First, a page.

Evaluating multivariate volatility forecasts : how effective are statistical and economic loss functions?
Doolan, Mark Bernard (2011) Evaluating multivariate volatility forecasts : how effective are statistical and economic loss functions? PhD thesis, Queensland University of Technology.

Mark Doolan Thesis
(PDF 1MB)

Abstract
Multivariate volatility forecasts are an important input in many financial applications, in particular portfolio optimisation problems. Given the number of models available and the range of loss functions to discriminate between them, it is obvious that selecting the optimal forecasting model is challenging. The aim of this thesis is to thoroughly investigate how effective many commonly used statistical (MSE and QLIKE) and economic (portfolio variance and portfolio utility) loss functions are at discriminating between competing multivariate volatility forecasts. An analytical investigation of the loss functions is performed to determine whether they identify the correct forecast as the best forecast. This is followed by an extensive simulation study examines the ability of the loss functions to consistently rank forecasts, and their statistical power within tests of predictive ability. For the tests of predictive ability, the model confidence set (MCS) approach of Hansen, Lunde and Nason (2003, 2011) is employed. As well, an empirical study investigates whether simulation findings hold in a realistic setting. In light of these earlier studies, a major empirical study seeks to identify the set of superior multivariate volatility forecasting models from 43 models that use either daily squared returns or realised volatility to generate forecasts. This study also assesses how the choice of volatility proxy affects the ability of the statistical loss functions to discriminate between forecasts. Analysis of the loss functions shows that QLIKE, MSE and portfolio variance can discriminate between multivariate volatility forecasts, while portfolio utility cannot. An examination of the effective loss functions shows that they all can identify the correct forecast at a point in time, however, their ability to discriminate between competing forecasts does vary. That is, QLIKE is identified as the most effective loss function, followed by portfolio variance which is then followed by MSE. The major empirical analysis reports that the optimal set of multivariate volatility forecasting models includes forecasts generated from daily squared returns and realised volatility. Furthermore, it finds that the volatility proxy affects the statistical loss functions’ ability to discriminate between forecasts in tests of predictive ability. These findings deepen our understanding of how to choose between competing multivariate volatility forecasts.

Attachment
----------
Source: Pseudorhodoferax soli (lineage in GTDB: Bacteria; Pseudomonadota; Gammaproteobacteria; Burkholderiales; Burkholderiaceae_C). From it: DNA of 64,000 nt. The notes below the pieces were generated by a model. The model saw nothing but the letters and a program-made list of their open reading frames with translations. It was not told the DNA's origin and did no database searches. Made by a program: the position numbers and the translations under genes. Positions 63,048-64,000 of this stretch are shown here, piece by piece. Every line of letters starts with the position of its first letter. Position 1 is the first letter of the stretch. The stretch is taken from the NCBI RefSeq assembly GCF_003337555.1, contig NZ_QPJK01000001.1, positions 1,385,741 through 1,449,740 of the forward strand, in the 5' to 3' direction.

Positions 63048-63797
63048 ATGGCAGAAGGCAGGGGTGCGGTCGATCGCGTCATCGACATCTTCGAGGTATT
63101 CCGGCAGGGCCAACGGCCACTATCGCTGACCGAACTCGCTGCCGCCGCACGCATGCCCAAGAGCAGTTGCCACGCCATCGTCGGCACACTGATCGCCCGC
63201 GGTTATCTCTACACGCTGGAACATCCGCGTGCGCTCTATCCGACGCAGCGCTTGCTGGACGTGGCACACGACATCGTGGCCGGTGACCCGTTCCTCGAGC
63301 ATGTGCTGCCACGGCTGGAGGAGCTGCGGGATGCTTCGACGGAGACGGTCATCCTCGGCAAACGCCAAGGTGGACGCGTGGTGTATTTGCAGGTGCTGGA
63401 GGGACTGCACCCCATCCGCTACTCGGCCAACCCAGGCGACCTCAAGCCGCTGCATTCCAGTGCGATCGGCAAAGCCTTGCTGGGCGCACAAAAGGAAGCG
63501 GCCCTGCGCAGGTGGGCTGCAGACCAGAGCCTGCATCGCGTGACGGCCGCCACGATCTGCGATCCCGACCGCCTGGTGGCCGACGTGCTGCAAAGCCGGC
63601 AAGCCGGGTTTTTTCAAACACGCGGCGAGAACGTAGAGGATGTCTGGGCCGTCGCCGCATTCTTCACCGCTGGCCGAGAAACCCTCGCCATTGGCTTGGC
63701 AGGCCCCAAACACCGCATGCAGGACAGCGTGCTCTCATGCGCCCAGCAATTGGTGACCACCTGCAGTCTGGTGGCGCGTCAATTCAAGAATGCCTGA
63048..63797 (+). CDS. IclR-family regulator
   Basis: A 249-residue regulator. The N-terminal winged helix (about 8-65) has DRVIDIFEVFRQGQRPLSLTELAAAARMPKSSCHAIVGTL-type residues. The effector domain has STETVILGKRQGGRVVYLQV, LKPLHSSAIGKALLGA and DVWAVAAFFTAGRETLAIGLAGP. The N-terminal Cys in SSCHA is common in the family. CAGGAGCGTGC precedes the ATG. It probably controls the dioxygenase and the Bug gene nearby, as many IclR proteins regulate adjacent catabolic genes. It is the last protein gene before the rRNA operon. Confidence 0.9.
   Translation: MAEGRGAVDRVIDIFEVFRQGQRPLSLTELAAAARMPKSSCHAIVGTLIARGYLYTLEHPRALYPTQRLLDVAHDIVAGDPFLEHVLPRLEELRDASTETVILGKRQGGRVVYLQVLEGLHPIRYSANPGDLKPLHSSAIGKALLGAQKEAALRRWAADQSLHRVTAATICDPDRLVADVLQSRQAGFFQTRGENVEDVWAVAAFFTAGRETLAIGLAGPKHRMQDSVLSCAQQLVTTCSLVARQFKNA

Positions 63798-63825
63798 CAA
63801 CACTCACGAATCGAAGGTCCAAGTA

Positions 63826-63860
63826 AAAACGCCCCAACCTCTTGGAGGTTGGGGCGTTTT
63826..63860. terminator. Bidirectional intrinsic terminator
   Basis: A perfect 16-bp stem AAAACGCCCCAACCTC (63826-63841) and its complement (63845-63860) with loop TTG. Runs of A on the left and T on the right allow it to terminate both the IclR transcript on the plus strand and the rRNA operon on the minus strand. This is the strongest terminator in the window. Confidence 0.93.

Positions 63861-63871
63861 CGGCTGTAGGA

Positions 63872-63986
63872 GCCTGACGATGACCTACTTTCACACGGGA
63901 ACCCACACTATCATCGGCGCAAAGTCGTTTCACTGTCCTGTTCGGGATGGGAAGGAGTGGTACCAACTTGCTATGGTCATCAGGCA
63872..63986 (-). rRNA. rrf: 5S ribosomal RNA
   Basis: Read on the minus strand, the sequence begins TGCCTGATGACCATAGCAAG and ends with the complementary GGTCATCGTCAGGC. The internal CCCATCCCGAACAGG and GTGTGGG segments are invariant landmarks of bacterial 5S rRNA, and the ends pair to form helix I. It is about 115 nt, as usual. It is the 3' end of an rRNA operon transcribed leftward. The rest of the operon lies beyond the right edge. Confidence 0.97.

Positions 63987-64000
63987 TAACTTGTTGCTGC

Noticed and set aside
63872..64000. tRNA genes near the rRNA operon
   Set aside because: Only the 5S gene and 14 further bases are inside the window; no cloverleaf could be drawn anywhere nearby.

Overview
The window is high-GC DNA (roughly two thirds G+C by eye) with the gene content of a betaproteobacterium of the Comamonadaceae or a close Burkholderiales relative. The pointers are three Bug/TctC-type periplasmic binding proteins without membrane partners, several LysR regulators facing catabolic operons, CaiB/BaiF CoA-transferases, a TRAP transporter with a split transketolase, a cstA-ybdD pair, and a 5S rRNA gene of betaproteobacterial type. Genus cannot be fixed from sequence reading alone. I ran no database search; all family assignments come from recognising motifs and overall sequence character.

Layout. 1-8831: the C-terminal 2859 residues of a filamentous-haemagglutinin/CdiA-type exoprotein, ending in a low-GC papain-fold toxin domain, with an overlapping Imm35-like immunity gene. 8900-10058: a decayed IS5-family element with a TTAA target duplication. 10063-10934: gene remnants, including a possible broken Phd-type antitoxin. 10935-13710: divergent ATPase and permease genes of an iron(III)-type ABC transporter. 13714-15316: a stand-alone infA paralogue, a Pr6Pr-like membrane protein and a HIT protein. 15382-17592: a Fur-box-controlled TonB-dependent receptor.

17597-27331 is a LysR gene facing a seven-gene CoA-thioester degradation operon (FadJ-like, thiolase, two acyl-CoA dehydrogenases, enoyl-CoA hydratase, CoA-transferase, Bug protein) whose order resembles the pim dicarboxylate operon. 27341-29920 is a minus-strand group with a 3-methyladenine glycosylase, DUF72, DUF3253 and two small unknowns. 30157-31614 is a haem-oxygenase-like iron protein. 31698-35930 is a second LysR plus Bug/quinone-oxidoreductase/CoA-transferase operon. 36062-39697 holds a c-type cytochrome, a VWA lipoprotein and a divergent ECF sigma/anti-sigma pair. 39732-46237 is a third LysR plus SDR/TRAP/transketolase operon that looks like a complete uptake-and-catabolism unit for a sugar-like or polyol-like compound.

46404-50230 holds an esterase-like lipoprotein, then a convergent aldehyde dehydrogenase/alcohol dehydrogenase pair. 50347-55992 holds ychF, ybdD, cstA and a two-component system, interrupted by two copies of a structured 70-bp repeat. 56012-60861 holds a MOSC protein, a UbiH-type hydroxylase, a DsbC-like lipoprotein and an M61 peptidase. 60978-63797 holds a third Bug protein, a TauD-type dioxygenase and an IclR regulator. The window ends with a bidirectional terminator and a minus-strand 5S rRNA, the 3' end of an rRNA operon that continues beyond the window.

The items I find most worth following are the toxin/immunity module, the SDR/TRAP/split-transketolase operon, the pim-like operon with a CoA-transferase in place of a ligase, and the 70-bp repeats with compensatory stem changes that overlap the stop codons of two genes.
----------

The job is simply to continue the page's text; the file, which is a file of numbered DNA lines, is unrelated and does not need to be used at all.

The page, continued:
Impact and interest:
Citation counts are sourced monthly from Scopus and Web of Science® citation databases.
These databases contain citations from different subsets of available publications and different time periods and thus the citation count from each is usually different. Some works are not in either database and no count is displayed. Scopus includes citations from articles published in 1996 onwards, and Web of Science® generally from 1980 onwards.
Citations counts from the Google Scholar™ indexing service can be viewed at the linked Google Scholar™ search.
Fulltext downloads:
Fulltext downloads displays the total number of times this work’s files (e.g., a PDF) have been downloaded from QUT ePrints as well as the number of downloads in the previous 365 days. The count includes downloads for all files if a work has more than one.
ID Code:  45750 

Item Type:  QUT Thesis (PhD) 
Supervisor:  Clements, Adam & Hurn, Aubrey 
Keywords:  multivariate volatility forecasts, volatility forecast evaluation, statistical loss functions, economic loss functions, portfolio optimisation, model confidence set, multivariate realised volatility 
Divisions:  Current > QUT Faculties and Divisions > QUT Business School Current > Schools > School of Economics & Finance 
Institution:  Queensland University of Technology 
Deposited On:  06 Sep 2011 06:34 
Last Modified:  06 Sep 2011 06:34 
Export: EndNote  Dublin Core  BibTeX
Repository Staff Only: item control page